Rand Paul, Candidate for U.S. Senate (Kentucky) and son of the world’s most famous Libertarian, has spent the past couple of weeks bucking for the title. He claimed King of the Hill last week, when the entire country went agog over his belief that the federal government should not have the power to prohibit private businesses from denying service to people based on race (or gender, or religious belief, or hair color, or height).
After sacrificing his chances for election to Rachel Maddow, America went into it’s expected tizzy. Depending on which television talking head was wailing, Paul is either a fool, a diehard racist, or even a wimp for backtracking on his statements.
Yet in the zeal of the political left to capitalize on an opportunity, and the media to put on a rating-grabbing show, we’re missing the chance to take advantage of the moment to have a serious political debate.
Although Paul is running as a Republican, his views are classic Libertarianism. More than 15 percent of Americnas identified themselves as Libertarians in 2006, and it’s easy to believe that number has risen significantly since the economy tanked two years ago. More and more citizens want the government’s hands off their money, their health care, their businesses, and their daily living. The political left risks ridiculing Paul at their own elective peril.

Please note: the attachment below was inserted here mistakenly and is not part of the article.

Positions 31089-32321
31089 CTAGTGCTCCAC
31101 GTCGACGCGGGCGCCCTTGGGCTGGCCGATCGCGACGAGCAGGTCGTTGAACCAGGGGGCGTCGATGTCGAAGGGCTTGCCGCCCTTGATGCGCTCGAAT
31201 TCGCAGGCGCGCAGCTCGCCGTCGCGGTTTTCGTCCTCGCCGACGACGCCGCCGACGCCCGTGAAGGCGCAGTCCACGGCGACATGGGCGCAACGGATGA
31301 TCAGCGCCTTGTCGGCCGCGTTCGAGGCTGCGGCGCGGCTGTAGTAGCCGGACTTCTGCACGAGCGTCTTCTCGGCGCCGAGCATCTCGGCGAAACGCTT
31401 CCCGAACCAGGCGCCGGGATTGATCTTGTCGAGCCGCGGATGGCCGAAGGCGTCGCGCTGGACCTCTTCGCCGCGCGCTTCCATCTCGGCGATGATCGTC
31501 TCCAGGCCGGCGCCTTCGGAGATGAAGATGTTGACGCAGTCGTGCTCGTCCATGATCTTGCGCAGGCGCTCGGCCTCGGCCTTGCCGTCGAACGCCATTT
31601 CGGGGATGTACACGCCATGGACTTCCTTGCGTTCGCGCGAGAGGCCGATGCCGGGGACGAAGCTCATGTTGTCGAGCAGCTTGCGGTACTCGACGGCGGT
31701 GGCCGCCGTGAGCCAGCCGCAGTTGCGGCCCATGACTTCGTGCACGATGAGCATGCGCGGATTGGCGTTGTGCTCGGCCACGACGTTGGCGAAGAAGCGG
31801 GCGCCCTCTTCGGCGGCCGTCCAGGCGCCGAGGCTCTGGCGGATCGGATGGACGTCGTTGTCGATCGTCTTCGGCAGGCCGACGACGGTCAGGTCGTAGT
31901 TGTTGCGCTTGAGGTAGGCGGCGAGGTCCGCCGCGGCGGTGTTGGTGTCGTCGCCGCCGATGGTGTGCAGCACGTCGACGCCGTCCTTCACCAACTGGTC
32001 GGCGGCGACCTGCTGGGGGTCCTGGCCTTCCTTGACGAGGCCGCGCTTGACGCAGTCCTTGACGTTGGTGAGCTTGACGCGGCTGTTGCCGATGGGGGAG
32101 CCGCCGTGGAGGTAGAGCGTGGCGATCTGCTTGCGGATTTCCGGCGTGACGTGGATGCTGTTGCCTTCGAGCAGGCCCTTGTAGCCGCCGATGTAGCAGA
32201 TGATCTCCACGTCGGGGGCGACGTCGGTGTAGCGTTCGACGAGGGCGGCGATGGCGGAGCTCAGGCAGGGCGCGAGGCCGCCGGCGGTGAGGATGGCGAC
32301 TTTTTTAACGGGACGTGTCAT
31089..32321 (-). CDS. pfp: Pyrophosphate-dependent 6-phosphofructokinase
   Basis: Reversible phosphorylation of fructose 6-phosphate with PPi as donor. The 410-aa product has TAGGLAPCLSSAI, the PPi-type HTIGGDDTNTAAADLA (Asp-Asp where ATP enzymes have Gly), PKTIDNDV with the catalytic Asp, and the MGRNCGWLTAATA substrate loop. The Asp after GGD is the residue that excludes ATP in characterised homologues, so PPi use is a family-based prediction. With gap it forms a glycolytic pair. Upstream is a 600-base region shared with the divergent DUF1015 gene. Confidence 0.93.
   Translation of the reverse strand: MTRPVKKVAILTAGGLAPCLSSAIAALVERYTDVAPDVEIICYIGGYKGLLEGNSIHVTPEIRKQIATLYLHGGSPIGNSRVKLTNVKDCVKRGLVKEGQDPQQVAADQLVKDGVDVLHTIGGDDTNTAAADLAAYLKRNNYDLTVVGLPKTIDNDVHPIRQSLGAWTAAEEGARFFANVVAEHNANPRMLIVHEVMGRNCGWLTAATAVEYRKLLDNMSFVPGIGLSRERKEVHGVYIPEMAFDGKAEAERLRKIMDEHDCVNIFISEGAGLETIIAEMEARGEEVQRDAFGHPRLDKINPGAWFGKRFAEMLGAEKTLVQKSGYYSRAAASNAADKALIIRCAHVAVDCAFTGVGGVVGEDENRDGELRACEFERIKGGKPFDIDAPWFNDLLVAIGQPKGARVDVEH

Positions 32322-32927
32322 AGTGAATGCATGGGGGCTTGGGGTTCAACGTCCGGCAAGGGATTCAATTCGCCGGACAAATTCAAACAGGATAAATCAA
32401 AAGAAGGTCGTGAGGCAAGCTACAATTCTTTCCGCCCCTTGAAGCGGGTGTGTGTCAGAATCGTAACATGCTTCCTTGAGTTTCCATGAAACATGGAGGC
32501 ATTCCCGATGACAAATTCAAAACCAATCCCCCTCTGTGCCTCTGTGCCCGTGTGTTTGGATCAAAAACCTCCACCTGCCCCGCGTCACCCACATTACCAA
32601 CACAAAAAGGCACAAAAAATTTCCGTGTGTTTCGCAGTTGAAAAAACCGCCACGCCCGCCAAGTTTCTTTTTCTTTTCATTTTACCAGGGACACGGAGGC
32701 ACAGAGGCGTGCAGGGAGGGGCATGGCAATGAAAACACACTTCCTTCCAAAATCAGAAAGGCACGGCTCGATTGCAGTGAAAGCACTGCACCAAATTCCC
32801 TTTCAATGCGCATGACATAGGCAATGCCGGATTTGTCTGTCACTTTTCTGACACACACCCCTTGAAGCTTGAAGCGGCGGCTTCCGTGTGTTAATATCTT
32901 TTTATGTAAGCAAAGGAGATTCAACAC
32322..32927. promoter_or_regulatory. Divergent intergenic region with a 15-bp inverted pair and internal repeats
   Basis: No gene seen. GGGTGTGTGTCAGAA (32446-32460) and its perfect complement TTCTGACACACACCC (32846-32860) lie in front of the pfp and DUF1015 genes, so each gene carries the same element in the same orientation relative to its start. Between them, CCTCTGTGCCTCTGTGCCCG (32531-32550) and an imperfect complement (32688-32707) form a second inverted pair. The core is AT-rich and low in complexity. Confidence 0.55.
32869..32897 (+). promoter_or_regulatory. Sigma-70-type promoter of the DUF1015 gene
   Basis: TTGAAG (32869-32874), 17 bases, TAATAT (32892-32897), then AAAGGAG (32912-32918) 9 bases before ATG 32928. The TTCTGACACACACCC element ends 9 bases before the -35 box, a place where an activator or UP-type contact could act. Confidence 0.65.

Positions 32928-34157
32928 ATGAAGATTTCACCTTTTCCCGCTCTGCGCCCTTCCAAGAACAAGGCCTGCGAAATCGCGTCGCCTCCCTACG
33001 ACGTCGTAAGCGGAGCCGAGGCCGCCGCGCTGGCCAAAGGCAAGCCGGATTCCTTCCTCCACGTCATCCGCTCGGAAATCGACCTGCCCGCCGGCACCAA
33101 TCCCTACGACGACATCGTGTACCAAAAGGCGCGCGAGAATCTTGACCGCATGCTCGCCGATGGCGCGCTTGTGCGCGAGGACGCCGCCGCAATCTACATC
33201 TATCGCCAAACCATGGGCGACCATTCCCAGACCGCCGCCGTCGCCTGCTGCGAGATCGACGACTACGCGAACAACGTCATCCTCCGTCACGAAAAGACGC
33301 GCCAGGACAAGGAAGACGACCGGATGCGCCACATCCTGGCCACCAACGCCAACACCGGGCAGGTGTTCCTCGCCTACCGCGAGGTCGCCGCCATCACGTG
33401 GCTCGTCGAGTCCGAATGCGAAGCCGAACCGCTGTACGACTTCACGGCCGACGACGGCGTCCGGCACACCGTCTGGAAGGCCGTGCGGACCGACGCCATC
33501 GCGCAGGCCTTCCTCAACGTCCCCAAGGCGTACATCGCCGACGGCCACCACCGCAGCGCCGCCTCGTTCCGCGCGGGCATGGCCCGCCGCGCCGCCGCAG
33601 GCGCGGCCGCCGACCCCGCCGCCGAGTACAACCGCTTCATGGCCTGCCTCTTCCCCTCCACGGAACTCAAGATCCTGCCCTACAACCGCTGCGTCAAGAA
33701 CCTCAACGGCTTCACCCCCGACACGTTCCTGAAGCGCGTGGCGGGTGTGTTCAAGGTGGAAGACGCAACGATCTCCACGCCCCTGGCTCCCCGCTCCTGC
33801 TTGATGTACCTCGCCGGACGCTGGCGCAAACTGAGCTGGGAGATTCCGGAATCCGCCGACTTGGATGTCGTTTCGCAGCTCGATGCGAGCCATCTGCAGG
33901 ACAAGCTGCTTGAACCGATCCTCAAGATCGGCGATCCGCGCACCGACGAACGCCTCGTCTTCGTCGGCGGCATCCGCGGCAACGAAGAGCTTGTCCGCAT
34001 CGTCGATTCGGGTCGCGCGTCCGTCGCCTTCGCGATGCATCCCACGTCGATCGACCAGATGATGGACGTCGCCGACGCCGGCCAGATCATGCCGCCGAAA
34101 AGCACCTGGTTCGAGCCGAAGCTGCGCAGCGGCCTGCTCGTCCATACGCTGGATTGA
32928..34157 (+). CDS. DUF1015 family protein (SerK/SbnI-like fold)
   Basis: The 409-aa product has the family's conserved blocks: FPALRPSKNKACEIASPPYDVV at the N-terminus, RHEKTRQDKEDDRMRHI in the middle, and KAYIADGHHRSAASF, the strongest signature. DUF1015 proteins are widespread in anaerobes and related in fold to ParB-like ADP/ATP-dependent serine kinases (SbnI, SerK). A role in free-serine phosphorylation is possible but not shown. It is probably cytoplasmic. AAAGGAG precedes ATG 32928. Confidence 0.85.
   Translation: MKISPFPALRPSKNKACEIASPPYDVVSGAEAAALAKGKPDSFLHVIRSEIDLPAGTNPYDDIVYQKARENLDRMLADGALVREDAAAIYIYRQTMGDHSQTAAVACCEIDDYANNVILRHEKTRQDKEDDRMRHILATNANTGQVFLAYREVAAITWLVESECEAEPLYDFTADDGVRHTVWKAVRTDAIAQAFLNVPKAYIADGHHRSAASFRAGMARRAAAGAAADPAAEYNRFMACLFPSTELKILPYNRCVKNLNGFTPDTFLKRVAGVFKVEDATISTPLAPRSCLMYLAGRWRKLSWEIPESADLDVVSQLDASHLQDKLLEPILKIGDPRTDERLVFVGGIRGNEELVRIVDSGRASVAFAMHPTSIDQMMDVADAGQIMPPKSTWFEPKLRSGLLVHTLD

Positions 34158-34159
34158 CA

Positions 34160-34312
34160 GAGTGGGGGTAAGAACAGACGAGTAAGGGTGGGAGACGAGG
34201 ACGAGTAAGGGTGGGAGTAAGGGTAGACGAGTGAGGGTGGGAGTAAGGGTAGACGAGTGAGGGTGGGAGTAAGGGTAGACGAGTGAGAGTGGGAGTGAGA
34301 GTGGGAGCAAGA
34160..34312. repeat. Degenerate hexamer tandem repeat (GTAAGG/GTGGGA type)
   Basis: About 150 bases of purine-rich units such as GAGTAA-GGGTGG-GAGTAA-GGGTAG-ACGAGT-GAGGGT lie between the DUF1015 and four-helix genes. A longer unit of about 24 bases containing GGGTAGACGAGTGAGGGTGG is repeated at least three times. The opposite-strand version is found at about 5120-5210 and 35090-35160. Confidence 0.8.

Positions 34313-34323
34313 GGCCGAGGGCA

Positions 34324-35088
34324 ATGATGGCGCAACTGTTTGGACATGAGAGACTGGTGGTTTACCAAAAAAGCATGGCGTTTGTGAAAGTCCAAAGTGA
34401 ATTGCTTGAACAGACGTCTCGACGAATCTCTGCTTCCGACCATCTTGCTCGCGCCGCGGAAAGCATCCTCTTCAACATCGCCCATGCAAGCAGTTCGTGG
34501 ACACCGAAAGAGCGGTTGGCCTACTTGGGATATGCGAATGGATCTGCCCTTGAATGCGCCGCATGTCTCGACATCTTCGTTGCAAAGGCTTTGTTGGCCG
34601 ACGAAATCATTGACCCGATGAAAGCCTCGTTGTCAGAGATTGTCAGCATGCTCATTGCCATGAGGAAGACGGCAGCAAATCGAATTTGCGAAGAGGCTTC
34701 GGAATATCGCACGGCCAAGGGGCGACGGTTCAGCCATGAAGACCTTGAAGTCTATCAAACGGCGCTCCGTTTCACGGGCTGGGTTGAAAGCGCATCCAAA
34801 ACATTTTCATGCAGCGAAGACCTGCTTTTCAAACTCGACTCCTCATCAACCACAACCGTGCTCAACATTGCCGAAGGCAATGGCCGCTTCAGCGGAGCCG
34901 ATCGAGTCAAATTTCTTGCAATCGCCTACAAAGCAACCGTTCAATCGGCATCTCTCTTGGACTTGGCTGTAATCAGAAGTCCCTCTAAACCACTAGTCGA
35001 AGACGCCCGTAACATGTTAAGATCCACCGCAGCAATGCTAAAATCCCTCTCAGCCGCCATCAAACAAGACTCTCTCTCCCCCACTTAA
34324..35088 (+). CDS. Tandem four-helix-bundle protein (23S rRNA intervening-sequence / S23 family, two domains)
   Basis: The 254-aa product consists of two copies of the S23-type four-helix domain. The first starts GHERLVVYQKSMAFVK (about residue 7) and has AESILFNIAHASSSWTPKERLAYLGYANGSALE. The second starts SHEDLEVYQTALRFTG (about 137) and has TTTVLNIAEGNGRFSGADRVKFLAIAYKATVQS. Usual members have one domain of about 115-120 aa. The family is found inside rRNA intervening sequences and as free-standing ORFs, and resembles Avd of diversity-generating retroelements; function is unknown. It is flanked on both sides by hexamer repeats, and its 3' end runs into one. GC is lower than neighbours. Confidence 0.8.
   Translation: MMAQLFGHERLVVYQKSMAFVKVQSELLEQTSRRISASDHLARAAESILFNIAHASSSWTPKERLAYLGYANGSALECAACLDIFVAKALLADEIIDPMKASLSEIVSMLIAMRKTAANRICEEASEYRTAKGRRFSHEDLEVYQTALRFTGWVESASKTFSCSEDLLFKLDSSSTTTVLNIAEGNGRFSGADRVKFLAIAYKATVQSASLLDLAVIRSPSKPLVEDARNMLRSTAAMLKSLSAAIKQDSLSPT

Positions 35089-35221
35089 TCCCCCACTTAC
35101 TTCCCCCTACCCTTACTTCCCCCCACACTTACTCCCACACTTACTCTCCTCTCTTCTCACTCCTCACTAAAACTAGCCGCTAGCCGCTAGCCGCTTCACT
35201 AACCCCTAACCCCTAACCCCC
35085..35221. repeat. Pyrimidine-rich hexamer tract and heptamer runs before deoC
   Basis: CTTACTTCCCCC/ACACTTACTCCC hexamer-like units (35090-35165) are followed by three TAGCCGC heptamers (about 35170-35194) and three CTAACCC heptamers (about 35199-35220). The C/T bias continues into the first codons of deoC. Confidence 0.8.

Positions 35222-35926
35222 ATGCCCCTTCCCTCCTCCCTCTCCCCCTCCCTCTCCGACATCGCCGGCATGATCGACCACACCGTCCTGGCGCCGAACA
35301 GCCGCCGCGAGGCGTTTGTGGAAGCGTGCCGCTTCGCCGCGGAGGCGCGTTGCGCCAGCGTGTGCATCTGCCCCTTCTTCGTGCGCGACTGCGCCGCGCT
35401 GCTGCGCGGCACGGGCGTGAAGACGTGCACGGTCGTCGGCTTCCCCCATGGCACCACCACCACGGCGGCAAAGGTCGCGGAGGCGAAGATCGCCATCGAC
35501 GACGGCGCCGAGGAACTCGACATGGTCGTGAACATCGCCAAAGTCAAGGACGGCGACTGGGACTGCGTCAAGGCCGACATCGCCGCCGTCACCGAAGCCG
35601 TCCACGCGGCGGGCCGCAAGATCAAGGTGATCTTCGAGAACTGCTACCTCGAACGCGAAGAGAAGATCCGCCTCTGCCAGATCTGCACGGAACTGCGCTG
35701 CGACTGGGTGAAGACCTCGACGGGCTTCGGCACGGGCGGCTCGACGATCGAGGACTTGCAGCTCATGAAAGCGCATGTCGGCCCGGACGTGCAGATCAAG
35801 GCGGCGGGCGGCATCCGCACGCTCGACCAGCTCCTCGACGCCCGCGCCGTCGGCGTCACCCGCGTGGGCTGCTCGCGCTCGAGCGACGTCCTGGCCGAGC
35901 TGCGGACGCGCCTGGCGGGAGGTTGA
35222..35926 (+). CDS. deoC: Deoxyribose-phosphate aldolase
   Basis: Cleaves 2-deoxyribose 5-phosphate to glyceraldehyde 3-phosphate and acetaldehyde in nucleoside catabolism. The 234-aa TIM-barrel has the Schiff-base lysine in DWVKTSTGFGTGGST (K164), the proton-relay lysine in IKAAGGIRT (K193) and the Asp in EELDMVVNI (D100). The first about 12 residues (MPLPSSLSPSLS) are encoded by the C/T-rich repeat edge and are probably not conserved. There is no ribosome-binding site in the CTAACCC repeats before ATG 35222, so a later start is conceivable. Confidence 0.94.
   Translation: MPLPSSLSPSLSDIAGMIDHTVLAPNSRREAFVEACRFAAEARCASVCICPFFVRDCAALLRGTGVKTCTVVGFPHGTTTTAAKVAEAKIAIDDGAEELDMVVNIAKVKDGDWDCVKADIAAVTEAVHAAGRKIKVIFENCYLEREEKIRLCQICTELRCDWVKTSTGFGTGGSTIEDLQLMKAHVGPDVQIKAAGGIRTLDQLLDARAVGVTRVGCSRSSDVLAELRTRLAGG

But Paul sees the issue in strict terms of individual liberty – if you own a business, you should be able to serve who you want. It’s an attractive argument until you follow it to its natural conclusion. Allowing private discrimination on such a level would drag us back to the late 60’s race riots. The Civil Rights Act was passed in our lifetime, and people wronged have a long memory. Pasting a “Whites Only’ sign on a restaurant now would be like waving a red flag before a bull (or possibly yelling ‘Fire!’ in a crowded theatre).
The question to be asked isn’t whether Rand is a racist, The question is at what point are individual liberties outweighed for collective order and safety, or even by the simple need to compel some people to do what’s right? It’s a question with no simple answer, and a question everybody’s to busy grandstanding to even ask.